Schenectady council seeks OK for red-light cameras
Red-light devices seen as safety tool
SCHENECTADY If at first you don’t succeed, wait two decades and try again.
That’s the city’s new strategy for getting red-light cameras.
Mayor Gary McCarthy first asked the state for permission for the cameras nearly two decades ago, when he was on the City Council.
In all that time, the state has never responded to the request. Now the City Council is planning to try again.
A few municipalities in the state have red-light cameras, but everyone must ask for special permission before installing them. The cameras send automatic fines to the registered owners of cars caught running a red light.
Council members are now considering the technology again because they want to cut down on pedestrian-vehicle accidents. In particular, they want to put the cameras on the Brandywine Avenue corridor, between State Street and I-890, which has one of the highest rates of accidents in the city.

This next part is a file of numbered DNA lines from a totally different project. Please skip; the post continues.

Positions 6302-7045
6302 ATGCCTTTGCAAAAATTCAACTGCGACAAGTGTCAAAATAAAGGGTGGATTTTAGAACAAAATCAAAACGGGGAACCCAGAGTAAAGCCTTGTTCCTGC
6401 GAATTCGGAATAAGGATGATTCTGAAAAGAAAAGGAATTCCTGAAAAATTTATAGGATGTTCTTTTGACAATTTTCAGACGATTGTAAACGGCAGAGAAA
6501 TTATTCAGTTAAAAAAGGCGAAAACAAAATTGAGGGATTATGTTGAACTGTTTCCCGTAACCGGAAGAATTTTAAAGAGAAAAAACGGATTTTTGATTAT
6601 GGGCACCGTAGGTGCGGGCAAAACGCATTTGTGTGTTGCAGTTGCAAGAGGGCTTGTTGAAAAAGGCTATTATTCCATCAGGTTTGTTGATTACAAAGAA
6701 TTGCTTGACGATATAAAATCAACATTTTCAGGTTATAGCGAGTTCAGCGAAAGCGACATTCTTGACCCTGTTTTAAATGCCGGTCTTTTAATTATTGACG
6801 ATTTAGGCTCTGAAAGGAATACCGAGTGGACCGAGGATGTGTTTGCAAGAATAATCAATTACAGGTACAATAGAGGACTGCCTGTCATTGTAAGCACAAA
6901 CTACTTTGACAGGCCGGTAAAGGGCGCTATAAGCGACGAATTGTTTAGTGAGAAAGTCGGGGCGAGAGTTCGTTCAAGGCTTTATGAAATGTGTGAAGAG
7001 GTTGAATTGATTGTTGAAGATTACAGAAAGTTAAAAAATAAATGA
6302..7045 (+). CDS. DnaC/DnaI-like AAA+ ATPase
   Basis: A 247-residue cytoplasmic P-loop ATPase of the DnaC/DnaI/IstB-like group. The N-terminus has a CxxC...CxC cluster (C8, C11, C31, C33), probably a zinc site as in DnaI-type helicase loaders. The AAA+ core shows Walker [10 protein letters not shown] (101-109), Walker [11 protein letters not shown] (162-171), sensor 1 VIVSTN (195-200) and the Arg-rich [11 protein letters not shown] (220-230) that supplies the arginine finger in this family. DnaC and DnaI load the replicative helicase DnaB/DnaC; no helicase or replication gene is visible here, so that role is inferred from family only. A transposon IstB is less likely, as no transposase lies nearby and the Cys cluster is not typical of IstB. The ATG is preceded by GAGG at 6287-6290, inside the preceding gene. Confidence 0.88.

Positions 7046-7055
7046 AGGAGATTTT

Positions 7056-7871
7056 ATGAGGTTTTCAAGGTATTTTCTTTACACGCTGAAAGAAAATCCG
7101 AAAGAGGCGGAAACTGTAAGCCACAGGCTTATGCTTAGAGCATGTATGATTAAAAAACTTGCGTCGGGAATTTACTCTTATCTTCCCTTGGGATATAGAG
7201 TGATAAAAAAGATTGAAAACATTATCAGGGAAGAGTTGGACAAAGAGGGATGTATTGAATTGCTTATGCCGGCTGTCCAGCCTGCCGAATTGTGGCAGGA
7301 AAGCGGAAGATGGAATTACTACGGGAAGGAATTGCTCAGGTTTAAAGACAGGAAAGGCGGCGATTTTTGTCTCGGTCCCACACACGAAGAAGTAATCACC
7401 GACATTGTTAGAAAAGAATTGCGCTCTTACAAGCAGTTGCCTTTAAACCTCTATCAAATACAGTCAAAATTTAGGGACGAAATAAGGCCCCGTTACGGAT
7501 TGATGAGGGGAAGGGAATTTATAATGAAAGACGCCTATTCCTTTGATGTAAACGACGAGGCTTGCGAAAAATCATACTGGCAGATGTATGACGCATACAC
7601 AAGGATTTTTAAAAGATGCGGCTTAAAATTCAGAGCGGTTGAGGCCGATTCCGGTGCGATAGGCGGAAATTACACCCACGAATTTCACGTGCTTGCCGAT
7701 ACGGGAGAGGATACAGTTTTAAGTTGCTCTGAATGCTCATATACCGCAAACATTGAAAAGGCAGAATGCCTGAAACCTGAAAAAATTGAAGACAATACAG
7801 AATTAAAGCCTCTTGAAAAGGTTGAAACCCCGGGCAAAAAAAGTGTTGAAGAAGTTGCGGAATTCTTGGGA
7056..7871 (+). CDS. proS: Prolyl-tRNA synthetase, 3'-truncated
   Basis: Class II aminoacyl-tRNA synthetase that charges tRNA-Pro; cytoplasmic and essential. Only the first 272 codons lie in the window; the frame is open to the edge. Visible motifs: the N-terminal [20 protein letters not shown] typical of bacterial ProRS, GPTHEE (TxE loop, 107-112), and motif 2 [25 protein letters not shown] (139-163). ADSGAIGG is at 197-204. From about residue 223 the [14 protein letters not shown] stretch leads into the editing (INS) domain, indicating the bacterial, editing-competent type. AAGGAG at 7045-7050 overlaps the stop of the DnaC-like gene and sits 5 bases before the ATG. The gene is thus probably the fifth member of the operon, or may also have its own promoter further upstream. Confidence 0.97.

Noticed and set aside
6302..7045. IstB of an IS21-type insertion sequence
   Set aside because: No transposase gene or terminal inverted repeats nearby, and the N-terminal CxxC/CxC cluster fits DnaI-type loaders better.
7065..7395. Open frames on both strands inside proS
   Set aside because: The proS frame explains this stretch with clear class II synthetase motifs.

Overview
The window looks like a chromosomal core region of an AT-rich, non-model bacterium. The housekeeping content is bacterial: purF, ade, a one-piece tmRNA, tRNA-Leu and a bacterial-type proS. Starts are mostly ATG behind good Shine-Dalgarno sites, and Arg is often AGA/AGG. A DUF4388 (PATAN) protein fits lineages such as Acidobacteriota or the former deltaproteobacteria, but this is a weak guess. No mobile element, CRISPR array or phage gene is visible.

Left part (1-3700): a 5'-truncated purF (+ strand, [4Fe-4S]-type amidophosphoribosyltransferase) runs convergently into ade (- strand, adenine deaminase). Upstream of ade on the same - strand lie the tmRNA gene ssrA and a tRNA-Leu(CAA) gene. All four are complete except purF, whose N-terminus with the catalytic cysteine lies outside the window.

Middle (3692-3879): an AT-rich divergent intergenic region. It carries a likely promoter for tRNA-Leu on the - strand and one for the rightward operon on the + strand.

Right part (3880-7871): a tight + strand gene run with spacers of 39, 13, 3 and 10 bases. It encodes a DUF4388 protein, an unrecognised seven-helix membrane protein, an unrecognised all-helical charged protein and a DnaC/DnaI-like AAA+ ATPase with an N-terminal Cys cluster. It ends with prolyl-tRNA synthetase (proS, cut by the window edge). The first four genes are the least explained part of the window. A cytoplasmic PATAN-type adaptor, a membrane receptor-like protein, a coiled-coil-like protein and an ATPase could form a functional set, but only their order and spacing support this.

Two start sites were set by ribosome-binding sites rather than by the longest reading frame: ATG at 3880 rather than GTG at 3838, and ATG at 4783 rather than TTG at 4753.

The accidents have persisted despite months of special focus from police, and a pedestrian died crossing Brandywine Avenue earlier this year.
Councilman Carl Erikson said red-light cameras, with signs warning drivers that they’ll be caught, could make the difference.
“I know personally some of our intersections are quite dangerous,” he said. “Would a camera, in certain locations, put people on their best behavior and save some lives?”
Council members said they would like to try it — but they can’t.
The state must give Schenectady permission first.
“I tried it 20 years ago,” McCarthy said. “It is in my mind lunacy that municipalities still have to ask for home-rule on this.”
He added that he considered red-light cameras “part of the solution.” They can’t replace police enforcement, lighting, and other methods, but they add to the overall strategy, he said.
“They’re better used at high-trafficed intersections,” he said.
The cameras are controversial, partly because they can wrongly fine cars for doing a legal right-on-red. The cameras must be perfectly aligned to prevent that mistake, McCarthy said.
The cameras also don’t put points on a driver’s license, because the cameras record the license plate, not the face of the driver. It’s never clear who drove the car, so the registered owner must pay.